OPINIONS Post-Brexit, western democracies face the real test of history

OPINIONS

Post-Brexit, western democracies face the real test of history

CGTN

07:29, June 27, 2018

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(Photo: CGTN)

The calls for the new global system as well as a just and peaceful international order remain elusive today.

As the West starts struggling to reassert the viability of the structure of the International order it laid in the aftermath of the end of the Second World War, the very edifice of the institution of Western democracy finding itself in its real test of history.

On the one hand, the very notion of human rights, democracy and rule of law are seen eroding. The anti-immigration policies combined with hate politics both in the US as well as in Europe are usual sights to be seen on the International media.

The narrative of the West being civilized compared with the unenlightened masses of the other colonies, cannot be forgotten lest the fruits of which bore within the discourse of colonialism.

The American hegemony of the world is coming to an end, so much for the brouhaha about the American century combined with the shrinking prowess of the European continent manifested with the European Union (EU).

So much to draw one’s attention to the role of the Western media in the current political and social environment that one cannot but fall short of observation of hypocrisy and comedy of errors.

The fall of the great empires with the advent of the new age of rebellions and post-colonial order manifested with a rising hope of independence and freedom ushered an era of hope but the new system quickly degenerated as new social elites came to the fore mimicking the masters.

This master-slave dichotomy, however, remains intact until today. So much to say about how the old order shaped the post-colonial mindset.

However, as with emerging contradictions occurring in the Western democracies pertaining to the lofty human rights goals and objectives that the West seems to have championed, current events in American, British and European political spectrums have shown the façade of the West.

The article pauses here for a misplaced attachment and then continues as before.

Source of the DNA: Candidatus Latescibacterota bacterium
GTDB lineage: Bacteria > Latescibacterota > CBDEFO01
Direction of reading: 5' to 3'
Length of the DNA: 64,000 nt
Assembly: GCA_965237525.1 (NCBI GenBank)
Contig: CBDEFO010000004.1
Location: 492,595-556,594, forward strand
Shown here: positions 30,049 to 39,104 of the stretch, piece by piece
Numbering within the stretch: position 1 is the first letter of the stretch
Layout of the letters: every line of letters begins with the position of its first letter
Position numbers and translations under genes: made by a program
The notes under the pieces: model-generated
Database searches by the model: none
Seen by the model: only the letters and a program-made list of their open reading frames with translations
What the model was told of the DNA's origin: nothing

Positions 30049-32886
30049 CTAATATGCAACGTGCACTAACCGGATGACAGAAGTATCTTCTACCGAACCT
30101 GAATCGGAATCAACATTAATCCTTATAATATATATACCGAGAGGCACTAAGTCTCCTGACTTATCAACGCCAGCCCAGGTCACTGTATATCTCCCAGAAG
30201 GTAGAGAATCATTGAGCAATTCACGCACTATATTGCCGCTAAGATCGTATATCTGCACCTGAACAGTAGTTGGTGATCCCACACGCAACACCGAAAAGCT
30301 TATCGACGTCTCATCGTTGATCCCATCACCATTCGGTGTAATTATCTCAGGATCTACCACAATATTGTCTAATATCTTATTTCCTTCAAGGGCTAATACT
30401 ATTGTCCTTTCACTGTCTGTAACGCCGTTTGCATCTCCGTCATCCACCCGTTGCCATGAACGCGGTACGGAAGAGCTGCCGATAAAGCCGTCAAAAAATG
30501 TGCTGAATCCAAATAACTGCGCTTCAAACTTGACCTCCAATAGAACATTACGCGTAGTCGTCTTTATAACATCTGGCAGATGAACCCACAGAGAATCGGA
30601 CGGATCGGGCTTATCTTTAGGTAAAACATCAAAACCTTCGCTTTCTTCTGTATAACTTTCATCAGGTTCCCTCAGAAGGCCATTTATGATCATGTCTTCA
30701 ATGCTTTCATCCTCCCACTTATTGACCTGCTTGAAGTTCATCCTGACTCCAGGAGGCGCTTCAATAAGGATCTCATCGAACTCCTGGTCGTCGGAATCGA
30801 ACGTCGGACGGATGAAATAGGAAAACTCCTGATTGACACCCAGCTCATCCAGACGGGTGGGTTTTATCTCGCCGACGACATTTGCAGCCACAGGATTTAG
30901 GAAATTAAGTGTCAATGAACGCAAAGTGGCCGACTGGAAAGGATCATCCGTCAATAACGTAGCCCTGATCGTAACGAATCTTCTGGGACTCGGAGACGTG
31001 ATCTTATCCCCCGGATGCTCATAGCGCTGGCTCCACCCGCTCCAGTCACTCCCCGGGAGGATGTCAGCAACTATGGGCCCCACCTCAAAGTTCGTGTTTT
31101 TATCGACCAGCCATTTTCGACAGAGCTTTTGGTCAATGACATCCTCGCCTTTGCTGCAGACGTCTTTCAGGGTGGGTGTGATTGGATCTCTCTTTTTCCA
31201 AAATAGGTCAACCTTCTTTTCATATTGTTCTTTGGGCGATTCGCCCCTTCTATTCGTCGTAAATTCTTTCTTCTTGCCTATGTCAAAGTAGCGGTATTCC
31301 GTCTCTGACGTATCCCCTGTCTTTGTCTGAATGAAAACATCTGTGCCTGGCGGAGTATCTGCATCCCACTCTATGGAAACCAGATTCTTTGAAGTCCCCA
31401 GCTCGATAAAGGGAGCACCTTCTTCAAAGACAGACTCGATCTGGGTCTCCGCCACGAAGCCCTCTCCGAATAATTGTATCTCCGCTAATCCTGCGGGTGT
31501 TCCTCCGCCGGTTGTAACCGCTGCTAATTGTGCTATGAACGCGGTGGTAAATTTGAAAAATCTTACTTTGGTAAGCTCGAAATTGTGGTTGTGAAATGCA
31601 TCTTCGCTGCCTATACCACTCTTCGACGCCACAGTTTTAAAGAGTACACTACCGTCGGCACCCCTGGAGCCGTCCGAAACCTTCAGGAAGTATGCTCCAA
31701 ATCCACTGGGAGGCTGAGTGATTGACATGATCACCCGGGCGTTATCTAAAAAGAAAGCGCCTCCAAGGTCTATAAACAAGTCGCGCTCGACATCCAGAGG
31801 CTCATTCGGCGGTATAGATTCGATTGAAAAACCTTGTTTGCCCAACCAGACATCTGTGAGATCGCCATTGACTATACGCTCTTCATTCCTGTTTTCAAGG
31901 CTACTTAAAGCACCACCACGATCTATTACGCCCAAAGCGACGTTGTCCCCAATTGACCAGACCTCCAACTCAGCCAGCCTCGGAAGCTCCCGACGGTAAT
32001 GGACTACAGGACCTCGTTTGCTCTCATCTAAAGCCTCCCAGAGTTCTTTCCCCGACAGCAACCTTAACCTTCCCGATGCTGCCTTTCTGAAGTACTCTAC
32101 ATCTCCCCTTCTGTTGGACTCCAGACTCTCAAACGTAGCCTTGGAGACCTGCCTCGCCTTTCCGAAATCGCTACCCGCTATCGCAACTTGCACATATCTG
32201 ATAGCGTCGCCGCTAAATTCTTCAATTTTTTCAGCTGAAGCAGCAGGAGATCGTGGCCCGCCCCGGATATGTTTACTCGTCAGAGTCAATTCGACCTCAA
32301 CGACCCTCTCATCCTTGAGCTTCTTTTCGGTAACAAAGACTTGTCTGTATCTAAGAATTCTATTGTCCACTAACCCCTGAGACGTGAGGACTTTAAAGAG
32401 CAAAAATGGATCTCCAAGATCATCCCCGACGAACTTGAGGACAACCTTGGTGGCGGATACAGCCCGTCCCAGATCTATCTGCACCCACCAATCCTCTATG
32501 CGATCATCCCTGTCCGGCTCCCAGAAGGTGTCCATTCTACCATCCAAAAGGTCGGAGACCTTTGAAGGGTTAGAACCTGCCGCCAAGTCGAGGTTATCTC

On the one hand, this contradiction about theory and practice falls short of its realization. Debates centered on inclusion, integration, justice, rule of law and peace have seen the real face amidst the facts.

Minorities are shunned as terrorists, having little space for tolerance for the other in the public sphere. Between fact and fiction, there is little space.

Democracies it was said were peaceful and only authoritarianism went for war. But the world saw the most brazen example of Western democracies orchestrating wars, insurgencies, conflicts and global specters of destruction.

The wars in Iraq, Syria, and Palestine are just a few examples. Western proxies funded by the intelligence agencies and supported by armed might and huge military complexes generated economies of wars. Britain, France, United States, funded wars from Afghanistan to Iraq and from Syria to Yemen.

Unbridled use of power with the filthy war machines used by the West to topple peaceful countries has been a constant trend in International Relations. The American engineered coups, from Guatemala to Afghanistan, from Cuba to Honduras, cannot be but forgotten.

War hysteria developed to overthrow regimes and bring friendly partners to rule has been common a specter nourished, organized and harnessed by the Western Powers. The case of Saddam Hussain is a proof towards this end.

The naked show of bizarre political interests is in Tony Blair’s unconvincing stand as a butcher of Iraq’s war to George Bush’s self-acclaimed prowess to demonize Islam claiming 9/11 as the reason to ignite the war on terror.

These pretexts reflect the modus vivendi of the West to disown civilizations, cultures and values that are represented through customs other than that of the West.

The age of Western altruism has perhaps been seeing one of its last remnants in the form of contradictions to democratic practices, so much to fall within the realms of transparency and electoral voting frauds in the recent years.

Examples are ripe with the instances of US Elections of 2017 as well as the recent controversy surrounding the Brexit No Vote that helped the British government to muster large vote bank in the consequential referendum that marked the British exit from the EU.

Whistleblowers claimed that the British government paid thousands of pounds to Cambridge Analytica, a controversial data company, in a potential breach of electoral law.

The allegations have put pressures on PM Teresa May including her Foreign Secretary Boris Johnson and environment Minister Micheal Gove, who were leading members of the Vote Leave.

Leaked documents showed that the Vote Leave campaign, the official pro-Brexit group headed by Boris Johnson and Michael Gove, paid an additional 625,000 pounds (€711,000, 882,000 US dollars) to a little-known Canadian data firm called Aggregate (AIQ) through a far smaller pro-Brexit group.

In the midst of this controversy, there has been a tremendous pressure on the British government followed by the angry anti-Brexit campaign as well as the civil society groups asking Teresa May to conduct a thorough investigation into what her cabinet ministers know and whether they are complicit in the worst electoral fraud in the history of Britain.

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